A Rare Sighting at Lincoln Trail State Park

My mother, along with Bridget the dog, and I often go walking at our nearby Lincoln Trail State Park. Our exercise routine has been made even more enjoyable with all the winter wildlife that has been recently found calling the park home.

Last week, we enjoyed the flocks of duck, Canadian geese and swan that were hanging out on their journeys. There were thousands! Unfortunately, I didn’t bring my cell phone to get a picture. Today, I thought to remedy that but, alas, when we arrived, all had disappeared. Only a measly few stragglers (5 swan, 1 goose and 2 ducks) were left swimming their way on the water’s surface.

How disappointing.

We regretted losing the moment last week but rather than waste our trip, we turned to the winter campground road (now empty of visitors) to march our way close to the woods before heading down the walkway trail we so much enjoy.

It was on our brisk walk that we saw thi white speck in the distance.

At first, we thought it was a dog. But as we crept slowly toward it, closer and closer and closer, we realized it was . . . . a deer.

Yes, a pure white albino deer. The lack of pigmentation showed a white hide, pink nose and white hooves. I didn’t make it close enough to check the eyes before he darted away but I’m guessing the eyes were pink, as is customary for this kind of unusual, rare genetic condition.

I did some research later and discovered one in 30,000 deer is an albino. Considering how infrequently such an animal comes into being, I would say my mom and I are so very fortunate to be seeing one in person. My mom is 89 and this is the first time she’s ever seen one.

What a remarkable, amazing surprise for our day!

I also found there are several superstitions surrounding an albino deer. One states that if a hunter kills an albino deer, the hunter will experience bad luck in hunting for the rest of his life.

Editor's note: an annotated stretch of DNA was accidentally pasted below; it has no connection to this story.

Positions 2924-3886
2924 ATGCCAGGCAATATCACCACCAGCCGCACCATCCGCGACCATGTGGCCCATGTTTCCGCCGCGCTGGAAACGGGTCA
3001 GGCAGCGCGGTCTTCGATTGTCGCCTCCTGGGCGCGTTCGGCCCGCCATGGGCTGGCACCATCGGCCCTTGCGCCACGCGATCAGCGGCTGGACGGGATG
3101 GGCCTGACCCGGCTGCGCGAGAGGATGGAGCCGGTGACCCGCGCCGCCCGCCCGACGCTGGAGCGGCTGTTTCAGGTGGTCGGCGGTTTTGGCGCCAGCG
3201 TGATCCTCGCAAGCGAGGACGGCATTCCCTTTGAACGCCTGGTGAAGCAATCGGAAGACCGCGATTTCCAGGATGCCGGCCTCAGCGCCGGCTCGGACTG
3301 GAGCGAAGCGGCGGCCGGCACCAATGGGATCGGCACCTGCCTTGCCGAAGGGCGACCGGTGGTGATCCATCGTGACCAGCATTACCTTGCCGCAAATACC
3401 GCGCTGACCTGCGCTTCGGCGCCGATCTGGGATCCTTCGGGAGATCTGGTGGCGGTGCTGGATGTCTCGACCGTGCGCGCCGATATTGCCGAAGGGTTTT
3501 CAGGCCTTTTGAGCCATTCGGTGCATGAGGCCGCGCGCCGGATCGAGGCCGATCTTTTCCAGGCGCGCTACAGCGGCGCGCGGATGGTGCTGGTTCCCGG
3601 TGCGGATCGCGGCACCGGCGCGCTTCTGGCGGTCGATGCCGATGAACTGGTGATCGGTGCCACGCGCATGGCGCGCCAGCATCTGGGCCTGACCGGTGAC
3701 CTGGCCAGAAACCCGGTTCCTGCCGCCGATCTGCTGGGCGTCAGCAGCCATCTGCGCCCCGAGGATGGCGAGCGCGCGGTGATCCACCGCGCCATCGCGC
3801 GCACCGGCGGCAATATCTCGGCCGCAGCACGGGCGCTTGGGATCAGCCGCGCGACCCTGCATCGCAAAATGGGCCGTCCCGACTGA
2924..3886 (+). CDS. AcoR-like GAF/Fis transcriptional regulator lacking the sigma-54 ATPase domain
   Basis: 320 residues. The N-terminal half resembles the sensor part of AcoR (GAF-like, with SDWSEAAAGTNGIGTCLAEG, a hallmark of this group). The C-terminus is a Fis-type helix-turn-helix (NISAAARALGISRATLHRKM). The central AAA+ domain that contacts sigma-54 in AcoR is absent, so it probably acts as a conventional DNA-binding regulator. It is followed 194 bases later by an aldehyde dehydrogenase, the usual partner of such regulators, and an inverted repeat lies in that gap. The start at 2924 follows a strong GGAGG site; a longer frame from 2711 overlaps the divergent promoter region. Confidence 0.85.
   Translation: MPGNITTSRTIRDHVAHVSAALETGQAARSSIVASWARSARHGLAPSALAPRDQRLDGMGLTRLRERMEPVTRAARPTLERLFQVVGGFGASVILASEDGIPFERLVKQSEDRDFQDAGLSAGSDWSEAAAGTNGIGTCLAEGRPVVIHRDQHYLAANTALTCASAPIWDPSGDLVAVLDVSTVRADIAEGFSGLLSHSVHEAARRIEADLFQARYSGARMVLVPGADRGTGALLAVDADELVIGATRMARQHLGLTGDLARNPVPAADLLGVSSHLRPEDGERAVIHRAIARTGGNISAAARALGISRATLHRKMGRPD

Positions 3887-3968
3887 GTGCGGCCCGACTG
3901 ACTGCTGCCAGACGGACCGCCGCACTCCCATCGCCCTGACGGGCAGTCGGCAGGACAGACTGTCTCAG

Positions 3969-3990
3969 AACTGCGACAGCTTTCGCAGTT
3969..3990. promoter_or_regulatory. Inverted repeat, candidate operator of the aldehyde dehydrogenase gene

Native American lore suggests that white animals are a sign of prophecy, a message from the Great Spirit to be discussed among the tribal elders: “The role of the white deer is to remind us of our spirituality. ‘This white one represents the sacredness of all living things and they should be left alone, never hunted or bothered. When we see them, we should take notice of our own spirituality and think about where we are with it.’ “

As for me and my mom, we just felt very honored that Mother Nature gave us this moment to see the beauty and astounding diversity of the many creatures on the earth. And I was grateful to have my i-phone with me to get the pictures!

About connieinchina

I have been in the Asia region for 30 years as an English language teacher. 28 of those have been spent with the Amity Foundation, a Chinese NGO that works in all areas of development for the Chinese people. Amity teachers are placed at small colleges throughout China as instructors of English language majors in the education field. In other words, my students will one day be English teachers themselves in their small villages or towns once they graduate. Currently, this is my 13th year in Luzhou Vocational and Technical College. The college is located in Luzhou city (loo-joe), Sichuan Province, a metropolis of 5 million people located next to the Yangtze River .
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1 Response to A Rare Sighting at Lincoln Trail State Park

  1. Kate says:

    What a wonderful viewing of nature……with and without a lens.

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